Performance Assessment of Protective Thermal Spray Coatings for Lightweight Al Brake Rotor Disks
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This paper presents the results of a study to evaluate stainless steel thermal spray coatings on aluminum-based substrates. Coating wear, corrosion, and thermal cycling resistance were evaluated using pin-on-disk, cyclic corrosion, and a custom laser-based heating system, respectively, for 300-series stainless steel coatings deposited by arc-sprayed and cold-sprayed systems. Arc spray coatings were found to have equivalent wear and frictional performance as compared to gray cast iron (wear rates of 0.730-1.524 versus 1.294 × 10−5 mm3/m, COF of 0.35-0.36 versus 0.36). However, arc spray coating exhibited low adhesion (~ 30 MPa) and early spalling under thermal cycling conditions, i.e., < 600 cycles, as well as corrosion and delamination. The cold-sprayed coatings were found to have high corrosion and thermal cycling resistance, i.e., above 10,000 cycles. However, cold-sprayed coatings exhibited wear rates higher than those of the cast iron (cold spray wear rates of 4.774 × 10−5 mm3/m). A duplex coating composed of a cold-sprayed bond coat and an arc-sprayed top coat was created and showed good wear properties under simulated extreme braking conditions. The results from this study show that stainless steel coatings on aluminum substrates could be viable substitute for the cast iron in future brake rotors.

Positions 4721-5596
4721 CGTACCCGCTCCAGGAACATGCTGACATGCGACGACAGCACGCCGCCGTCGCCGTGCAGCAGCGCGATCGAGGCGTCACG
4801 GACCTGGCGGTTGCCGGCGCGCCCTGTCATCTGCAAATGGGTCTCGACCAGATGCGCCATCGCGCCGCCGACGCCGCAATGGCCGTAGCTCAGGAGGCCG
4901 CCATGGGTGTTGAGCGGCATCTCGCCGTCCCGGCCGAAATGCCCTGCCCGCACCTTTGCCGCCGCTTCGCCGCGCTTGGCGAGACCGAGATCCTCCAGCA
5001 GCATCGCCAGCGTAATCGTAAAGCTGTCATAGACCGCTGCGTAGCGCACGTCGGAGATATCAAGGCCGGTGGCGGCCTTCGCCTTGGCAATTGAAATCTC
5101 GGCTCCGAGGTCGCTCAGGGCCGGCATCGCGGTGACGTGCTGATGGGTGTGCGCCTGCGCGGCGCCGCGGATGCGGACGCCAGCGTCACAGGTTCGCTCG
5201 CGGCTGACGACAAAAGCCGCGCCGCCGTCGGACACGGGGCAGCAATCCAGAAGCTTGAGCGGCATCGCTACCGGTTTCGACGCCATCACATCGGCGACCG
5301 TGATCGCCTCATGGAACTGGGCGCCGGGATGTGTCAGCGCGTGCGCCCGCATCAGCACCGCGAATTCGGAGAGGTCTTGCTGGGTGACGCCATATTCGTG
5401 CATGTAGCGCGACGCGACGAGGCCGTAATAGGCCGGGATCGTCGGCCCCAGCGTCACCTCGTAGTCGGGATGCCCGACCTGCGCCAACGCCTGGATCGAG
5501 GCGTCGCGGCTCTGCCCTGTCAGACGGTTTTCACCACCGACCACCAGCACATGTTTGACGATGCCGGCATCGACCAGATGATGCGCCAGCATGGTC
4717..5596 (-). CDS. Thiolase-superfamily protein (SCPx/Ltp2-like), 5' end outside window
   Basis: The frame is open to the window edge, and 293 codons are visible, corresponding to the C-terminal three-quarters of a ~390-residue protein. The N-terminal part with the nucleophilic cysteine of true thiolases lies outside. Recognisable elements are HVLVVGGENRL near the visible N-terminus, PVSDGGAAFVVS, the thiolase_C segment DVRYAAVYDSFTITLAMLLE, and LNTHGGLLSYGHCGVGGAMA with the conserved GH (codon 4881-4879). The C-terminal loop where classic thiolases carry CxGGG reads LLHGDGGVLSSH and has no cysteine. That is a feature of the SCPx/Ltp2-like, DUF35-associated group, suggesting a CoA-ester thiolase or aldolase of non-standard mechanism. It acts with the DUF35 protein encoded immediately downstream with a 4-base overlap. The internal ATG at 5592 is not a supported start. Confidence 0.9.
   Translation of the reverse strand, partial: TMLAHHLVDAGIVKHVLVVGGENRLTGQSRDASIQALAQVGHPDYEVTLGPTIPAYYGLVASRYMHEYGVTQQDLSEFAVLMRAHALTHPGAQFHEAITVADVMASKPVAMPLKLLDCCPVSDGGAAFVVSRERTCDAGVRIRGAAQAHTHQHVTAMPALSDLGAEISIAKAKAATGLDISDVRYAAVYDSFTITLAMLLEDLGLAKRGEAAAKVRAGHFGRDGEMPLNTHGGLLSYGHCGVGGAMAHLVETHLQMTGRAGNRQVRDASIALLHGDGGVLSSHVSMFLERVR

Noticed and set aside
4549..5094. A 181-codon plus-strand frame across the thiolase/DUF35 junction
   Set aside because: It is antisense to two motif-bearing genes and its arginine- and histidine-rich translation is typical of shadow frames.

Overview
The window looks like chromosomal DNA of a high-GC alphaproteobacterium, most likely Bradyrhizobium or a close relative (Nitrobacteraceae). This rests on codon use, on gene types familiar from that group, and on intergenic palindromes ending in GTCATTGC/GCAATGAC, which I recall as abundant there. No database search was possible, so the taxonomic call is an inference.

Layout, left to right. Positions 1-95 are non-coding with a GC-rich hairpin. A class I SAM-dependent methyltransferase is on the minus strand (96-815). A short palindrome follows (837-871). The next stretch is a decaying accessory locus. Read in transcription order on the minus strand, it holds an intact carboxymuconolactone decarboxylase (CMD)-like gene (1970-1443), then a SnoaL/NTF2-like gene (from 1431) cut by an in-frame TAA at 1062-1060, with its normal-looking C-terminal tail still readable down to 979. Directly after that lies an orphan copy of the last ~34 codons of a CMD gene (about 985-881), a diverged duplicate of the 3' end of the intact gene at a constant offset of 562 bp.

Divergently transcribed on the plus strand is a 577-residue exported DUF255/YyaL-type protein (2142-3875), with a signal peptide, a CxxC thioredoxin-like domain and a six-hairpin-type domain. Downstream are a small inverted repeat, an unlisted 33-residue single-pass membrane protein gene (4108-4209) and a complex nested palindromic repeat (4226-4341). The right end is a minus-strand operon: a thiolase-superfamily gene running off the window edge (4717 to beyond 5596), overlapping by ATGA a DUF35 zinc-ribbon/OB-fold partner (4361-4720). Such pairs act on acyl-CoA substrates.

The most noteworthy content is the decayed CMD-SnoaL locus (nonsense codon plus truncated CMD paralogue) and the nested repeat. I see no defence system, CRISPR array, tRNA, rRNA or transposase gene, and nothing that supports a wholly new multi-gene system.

Keywordsautomotive applications cold spray corrosion cyclic heating wear
The authors would also like to acknowledge the technical assistance of F. Belval, B. Harvey, J. Sykes, J. F. Alarie, D. de Lagrave, M. Thibodeau, K. Théberge, and M. Lamontagne.
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